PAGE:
The Energy Cost of Cross Training at a Constant Power Varies with User Cadence: 773 Board #89 June 1, 2: 00 PM - 3: 30 PM : Medicine & Science in Sports & Exercise

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B-29 Basic Science World Congress/Poster - Energy Balance and Expenditure: Physical Activity Wednesday, June 1, 2016, 1: 00 PM - 6: 00 PM Room: Exhibit Hall A/B

The Energy Cost of Cross Training at a Constant Power Varies with User Cadence

773 Board #89 June 1, 2

00 PM - 3

30 PM

Hofmann, Cory; Robarge, Ross; Bromberg, Rachel; Juris, Paul

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Medicine & Science in Sports & Exercise 48(5S):p 211-212, May 2016. | DOI: 10.1249/01.mss.0000485636.12918.48
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There exists an optimal cadence for cyclic activities that is most energetically efficient for a given power output. The metabolic costs are primarily associated with two factors: the cost of doing ‘internal work’ resulting in moving the limbs in a cyclic fashion, and the ‘external work’ done on the environment (e.g., a bicycle pedal) or the body’s center or mass (e.g., walking, running). Despite the prevalence of cross trainers in fitness settings, experiments investigating metabolic costs under varying cadences at a fixed mechanical power on these devices are scarce.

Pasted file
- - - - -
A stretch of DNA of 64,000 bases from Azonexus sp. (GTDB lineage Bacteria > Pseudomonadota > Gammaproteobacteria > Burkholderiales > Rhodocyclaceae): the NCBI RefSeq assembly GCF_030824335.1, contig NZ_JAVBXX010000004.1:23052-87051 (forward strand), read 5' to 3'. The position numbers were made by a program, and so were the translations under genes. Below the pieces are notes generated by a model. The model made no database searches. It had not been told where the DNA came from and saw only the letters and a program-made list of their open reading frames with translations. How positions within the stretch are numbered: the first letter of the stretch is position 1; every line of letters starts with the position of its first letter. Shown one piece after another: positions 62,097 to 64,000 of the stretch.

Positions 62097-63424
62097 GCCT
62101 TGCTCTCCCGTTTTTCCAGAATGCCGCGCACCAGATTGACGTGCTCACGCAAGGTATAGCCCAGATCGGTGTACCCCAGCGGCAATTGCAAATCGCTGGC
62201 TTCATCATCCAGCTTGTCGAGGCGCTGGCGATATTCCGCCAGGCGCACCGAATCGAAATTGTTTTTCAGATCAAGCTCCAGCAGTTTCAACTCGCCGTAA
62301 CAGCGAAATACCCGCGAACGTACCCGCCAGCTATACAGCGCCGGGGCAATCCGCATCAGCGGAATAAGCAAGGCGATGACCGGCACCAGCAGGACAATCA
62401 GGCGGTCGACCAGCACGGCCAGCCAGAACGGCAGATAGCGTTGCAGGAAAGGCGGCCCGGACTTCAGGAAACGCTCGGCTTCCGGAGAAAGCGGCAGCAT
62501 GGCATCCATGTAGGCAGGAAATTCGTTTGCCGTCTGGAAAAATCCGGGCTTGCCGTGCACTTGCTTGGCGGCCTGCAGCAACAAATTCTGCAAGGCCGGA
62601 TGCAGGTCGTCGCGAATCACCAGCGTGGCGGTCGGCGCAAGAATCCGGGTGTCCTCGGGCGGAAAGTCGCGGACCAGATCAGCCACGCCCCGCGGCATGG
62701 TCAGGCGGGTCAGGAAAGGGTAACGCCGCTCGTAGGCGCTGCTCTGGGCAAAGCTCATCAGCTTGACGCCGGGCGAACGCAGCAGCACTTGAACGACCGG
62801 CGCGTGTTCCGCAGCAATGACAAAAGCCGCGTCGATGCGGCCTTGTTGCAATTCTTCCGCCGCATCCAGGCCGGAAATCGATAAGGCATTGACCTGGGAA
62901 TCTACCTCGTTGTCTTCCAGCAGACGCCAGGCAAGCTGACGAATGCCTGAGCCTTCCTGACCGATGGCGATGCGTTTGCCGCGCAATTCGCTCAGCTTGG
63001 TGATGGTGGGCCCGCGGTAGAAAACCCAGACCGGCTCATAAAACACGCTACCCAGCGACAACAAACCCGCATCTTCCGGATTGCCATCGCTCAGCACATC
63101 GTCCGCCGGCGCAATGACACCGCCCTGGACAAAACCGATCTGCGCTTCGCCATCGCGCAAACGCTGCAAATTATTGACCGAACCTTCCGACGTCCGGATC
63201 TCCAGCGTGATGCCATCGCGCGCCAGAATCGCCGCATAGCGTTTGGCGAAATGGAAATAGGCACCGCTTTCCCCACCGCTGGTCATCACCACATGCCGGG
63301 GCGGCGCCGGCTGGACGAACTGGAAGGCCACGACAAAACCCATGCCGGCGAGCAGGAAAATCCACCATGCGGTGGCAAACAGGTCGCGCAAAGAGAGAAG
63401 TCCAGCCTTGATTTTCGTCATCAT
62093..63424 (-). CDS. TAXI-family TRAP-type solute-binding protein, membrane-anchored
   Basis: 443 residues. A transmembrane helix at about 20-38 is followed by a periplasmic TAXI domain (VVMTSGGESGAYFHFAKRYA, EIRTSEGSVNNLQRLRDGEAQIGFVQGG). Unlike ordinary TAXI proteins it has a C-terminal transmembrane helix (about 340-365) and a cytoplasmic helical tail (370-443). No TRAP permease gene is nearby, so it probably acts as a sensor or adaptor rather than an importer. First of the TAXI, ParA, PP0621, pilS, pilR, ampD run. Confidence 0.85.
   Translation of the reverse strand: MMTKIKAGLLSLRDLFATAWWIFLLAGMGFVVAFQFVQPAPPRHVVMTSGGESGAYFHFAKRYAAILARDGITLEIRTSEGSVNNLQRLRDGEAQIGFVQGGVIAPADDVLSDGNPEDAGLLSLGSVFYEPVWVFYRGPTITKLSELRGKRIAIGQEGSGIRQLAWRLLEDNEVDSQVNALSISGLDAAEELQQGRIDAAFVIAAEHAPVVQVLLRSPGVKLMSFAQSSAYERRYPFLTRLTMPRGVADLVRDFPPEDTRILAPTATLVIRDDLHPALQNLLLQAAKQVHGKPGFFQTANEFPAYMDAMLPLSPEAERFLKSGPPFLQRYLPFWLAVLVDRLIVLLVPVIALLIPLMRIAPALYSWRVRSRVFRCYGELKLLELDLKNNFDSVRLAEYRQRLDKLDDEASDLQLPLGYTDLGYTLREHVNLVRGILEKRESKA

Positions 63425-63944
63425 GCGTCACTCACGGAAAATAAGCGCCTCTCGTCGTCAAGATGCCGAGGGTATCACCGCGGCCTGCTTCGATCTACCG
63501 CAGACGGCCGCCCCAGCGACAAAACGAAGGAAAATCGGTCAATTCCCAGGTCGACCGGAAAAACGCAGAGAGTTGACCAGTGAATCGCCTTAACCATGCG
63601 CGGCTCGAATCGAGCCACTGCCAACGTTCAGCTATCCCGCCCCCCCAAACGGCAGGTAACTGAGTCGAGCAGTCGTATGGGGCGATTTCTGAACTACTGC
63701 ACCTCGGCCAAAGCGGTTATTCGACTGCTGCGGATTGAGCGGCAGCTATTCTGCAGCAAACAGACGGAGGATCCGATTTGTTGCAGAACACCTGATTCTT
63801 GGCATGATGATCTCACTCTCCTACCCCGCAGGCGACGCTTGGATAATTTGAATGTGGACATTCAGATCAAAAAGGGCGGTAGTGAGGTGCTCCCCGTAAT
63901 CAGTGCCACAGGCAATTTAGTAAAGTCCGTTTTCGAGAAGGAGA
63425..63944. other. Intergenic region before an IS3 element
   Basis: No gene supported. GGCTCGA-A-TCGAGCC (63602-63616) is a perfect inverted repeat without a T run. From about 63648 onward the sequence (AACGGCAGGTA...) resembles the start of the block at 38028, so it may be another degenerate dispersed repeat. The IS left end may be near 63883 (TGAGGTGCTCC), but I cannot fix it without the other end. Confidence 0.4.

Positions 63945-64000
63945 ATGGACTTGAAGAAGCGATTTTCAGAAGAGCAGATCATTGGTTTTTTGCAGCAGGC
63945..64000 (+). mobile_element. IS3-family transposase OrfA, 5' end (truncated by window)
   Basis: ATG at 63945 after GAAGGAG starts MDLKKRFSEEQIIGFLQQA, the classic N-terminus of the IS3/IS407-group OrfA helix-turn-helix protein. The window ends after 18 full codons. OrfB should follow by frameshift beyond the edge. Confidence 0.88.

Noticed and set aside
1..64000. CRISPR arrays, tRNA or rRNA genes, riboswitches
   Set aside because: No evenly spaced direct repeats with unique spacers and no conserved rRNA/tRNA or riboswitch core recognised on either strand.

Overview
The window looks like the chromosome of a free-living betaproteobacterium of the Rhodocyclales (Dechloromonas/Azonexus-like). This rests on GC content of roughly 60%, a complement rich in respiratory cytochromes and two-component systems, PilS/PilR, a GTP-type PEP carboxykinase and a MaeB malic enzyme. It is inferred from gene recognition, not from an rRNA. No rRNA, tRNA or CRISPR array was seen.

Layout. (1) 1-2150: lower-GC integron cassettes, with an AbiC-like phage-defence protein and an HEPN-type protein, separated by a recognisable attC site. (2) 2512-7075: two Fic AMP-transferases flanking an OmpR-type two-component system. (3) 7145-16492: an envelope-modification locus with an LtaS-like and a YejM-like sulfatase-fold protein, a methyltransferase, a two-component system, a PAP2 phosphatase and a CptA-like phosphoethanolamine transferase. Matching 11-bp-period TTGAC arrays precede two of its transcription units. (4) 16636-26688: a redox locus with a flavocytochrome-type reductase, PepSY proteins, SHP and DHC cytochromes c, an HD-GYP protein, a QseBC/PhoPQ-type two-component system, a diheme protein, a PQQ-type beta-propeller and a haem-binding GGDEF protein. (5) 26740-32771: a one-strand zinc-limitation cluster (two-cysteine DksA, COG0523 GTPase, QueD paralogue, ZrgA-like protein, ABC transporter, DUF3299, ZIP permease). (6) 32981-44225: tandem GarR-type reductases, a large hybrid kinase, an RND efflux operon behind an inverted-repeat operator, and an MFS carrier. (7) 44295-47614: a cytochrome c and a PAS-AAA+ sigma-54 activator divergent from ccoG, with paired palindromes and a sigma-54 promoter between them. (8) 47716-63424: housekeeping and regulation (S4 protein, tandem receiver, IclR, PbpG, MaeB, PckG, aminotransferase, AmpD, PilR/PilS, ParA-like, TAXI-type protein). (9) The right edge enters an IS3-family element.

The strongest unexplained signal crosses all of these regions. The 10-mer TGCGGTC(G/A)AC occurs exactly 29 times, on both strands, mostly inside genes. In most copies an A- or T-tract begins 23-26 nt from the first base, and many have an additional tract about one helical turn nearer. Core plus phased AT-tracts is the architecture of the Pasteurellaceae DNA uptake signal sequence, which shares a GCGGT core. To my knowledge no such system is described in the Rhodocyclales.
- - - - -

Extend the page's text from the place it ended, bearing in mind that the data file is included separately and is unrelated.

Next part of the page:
PURPOSE: To quantify the energy cost of using a cross trainer when the user varied cadence while the machine adjusted resistance to maintain a constant external power.

METHODS: Eighteen healthy subjects (11M, 7F; 35 ± 11 yr) attended one laboratory session during which they exercised on a cross trainer at a workload (150 ± 42 watts) eliciting approximately 75% of age-predicted maximum heart rate at a cadence of 130 steps/min, then worked at a faster and slower cadence in a counterbalanced order (110, 150 steps/min). Metabolic cost (kcal/min) was quantified via indirect calorimetry, and compared across conditions with a one-way repeated measures ANOVA (α = 0.05).

RESULTS: Our findings suggest that working at 150 steps/min elicited greater cost (13.24 kcal/min, P < 0.001) relative to 130 steps/min (12.19 kcal/min) and 110 steps/min (11.61 kcal/min).

CONCLUSIONS: Altering cadence, independent of altering the rate of external work done on the environment, can result in significant changes in metabolic demand while exercising on a cross trainer. These data suggest that the most energetically costly strategy involves increasing the cadence at which an exerciser works, suggesting that the role of performing internal work may be a limiting factor when exercising on a cross trainer at a sub-anaerobic threshold.

© 2016 American College of Sports Medicine